COVID-19 Update: New Johnson County vaccine clinic to offer nearly 1,500 shots a day

Johnson County vaccine clinic

With the opening Tuesday of a new dedicated mass vaccine clinic at an empty Lenexa warehouse (above), county health officials say they can ramp up vaccinations to as many as 1,400 a day at that site by the end of this week and could expand even more next week. Image courtesy the Johnson County Department of Health and Environment.

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This week, Johnson County began giving COVID-19 vaccines simultaneously to individuals eligible in Phases 2, 3 and 4 of Kansas’ statewide vaccine rollout plan.

County health officials say Johnson County’s new mass vaccine site at an empty Lenexa warehouse, which began operations Tuesday, will help them ramp up the pace of vaccinations in coming days.

The county’s new mass vaccine clinic, unlike the one still in operation at Okun Fieldhouse in Shawnee, won’t require volunteers to set up and break down the equipment each evening. The warehouse space has been sub-leased for the sole purpose of hosting these clinics, county health director Sanmi Areola, Ph.D., said.

On its first day Tuesday, workers at the Lenexa clinic gave about 570 vaccines. More are expected to be added each day, bringing the daily output there to 1,400 by the end of the week, according to county health officials.

“One of the key reasons that we wanted the fixed location was not just about being able to have a place where we don’t have to assemble and disassemble every day. It’s also to have flexibility,” Areola says.

Starting next week, the total number of doses given each day is supposed to increase even more thanks to plans to offer evening and possibly weekend clinics.

Areola said those additional hours of operation will help the Johnson County Department of Health and Environment provide more equitable vaccination opportunities to people who are eligible but who can’t take time off during the workday for an appointment or have other daytime conflicts.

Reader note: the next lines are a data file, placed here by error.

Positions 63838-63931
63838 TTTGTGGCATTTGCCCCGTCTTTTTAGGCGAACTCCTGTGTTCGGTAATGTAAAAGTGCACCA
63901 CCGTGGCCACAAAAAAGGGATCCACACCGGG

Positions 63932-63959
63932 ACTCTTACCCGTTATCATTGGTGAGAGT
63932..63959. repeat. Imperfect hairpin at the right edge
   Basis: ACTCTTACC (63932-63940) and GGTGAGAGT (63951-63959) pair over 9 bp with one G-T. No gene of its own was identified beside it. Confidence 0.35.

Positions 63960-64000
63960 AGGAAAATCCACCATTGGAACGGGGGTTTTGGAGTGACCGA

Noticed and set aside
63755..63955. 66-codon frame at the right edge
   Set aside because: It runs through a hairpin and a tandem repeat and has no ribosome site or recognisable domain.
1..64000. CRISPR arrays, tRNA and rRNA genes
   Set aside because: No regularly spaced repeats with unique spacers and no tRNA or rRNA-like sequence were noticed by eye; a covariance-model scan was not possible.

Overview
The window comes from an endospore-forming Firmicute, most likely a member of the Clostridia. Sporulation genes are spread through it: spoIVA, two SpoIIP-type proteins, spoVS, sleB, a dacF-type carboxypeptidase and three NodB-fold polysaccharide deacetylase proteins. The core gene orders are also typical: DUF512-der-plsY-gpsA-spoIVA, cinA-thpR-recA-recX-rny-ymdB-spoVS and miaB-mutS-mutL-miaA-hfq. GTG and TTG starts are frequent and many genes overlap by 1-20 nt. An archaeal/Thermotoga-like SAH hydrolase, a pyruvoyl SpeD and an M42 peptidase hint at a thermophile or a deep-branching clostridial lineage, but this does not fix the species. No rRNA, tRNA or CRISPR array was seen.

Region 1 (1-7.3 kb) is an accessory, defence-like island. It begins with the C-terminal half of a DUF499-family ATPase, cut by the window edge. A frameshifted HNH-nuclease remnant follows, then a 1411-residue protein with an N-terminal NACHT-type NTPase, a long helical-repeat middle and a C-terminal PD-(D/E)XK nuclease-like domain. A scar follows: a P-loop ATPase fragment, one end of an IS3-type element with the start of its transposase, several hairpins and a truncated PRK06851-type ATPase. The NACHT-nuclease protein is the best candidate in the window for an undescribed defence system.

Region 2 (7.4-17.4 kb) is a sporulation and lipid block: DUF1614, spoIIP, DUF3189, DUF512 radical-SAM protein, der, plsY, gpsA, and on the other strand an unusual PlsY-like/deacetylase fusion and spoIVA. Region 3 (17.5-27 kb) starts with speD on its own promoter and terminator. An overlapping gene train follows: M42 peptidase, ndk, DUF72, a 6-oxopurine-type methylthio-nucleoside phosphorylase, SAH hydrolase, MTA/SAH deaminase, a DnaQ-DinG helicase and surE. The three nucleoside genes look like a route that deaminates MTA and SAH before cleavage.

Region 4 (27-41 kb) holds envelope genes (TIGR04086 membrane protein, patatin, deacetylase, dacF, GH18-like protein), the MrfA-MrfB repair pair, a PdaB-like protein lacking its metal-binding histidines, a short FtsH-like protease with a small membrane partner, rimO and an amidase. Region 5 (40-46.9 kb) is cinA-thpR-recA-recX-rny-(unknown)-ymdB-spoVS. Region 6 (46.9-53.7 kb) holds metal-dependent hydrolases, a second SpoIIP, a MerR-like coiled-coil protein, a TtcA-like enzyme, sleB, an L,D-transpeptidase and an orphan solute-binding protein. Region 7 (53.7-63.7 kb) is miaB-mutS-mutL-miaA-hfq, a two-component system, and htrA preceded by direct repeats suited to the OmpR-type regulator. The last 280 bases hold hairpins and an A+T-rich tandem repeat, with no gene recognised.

At least for this week, Areola said, clinics at Okun Fieldhouse will continue to run simultaneously with the one in Lenexa.

Here’s a look at the overall trends in Johnson County:

Since last week, the positivity rate has more or less stayed the same at about 2.8%, that metric’s lowest level since last summer.

The incidence rate — which measures how many new cases of COVID-19 there are per 100,000 residents — has fluctuated over the last seven days, moving between 71 and 78 cases.

As of Tuesday evening, the current incidence rate stood at 78, up slightly from the previous week.

‘It’s too soon to really let our guard down’

Across the state of Kansas, key COVID-19 metrics continued to decline or remain level, but that’s not the case across the U.S. as a whole.

CNBC reported this week that at least 27 states have seen increases in new COVID-19 cases in recent days, including a particularly notable jump in Michigan, which is reporting about 3,000 new cases per day, a 50% spike from a week ago.

Even in Kansas, there is still some concern about the trajectory changing because of COVID-19 variants and the threat of people relaxing their behavior as vaccines become more widespread.

Dr. Lee Norman, the secretary of the Kansas Department of Health and Environment, said about 26% of Kansans have received a vaccine, but that isn’t enough for things to go back to the way they were before the pandemic.

“It’s too soon to let our guard down,” Norman said this week.

In Johnson County, Areola said vaccination rates improve every day but agreed that it is not time to lift restrictions that have been in place for months.

“We’ve been very clear that we got to where we are, not because of the vaccine,” Areola said “We changed the trajectory for the better because you are wearing masks, because you are physically distancing.”

JCDHE reported Wednesday that nearly 180,000 Johnson County residents had received at least their first dose, a vaccination rate of nearly 30%.

The county commission on Thursday is expected to discuss whether to extend the current countywide pandemic health order which expires on March 31.

Areola did say he foresees a time in a few months when local restrictions could be loosened safely, but that shouldn’t be done all at once.

“Rollbacks have to be intentional. It is not a switch on or off — it has to be looked at as a dimmer and we’ll turn it back as data dictates and science dictates,” Areola said. “We have worked so hard to get to where we are, and we don’t want to lose the gains that we have made.”

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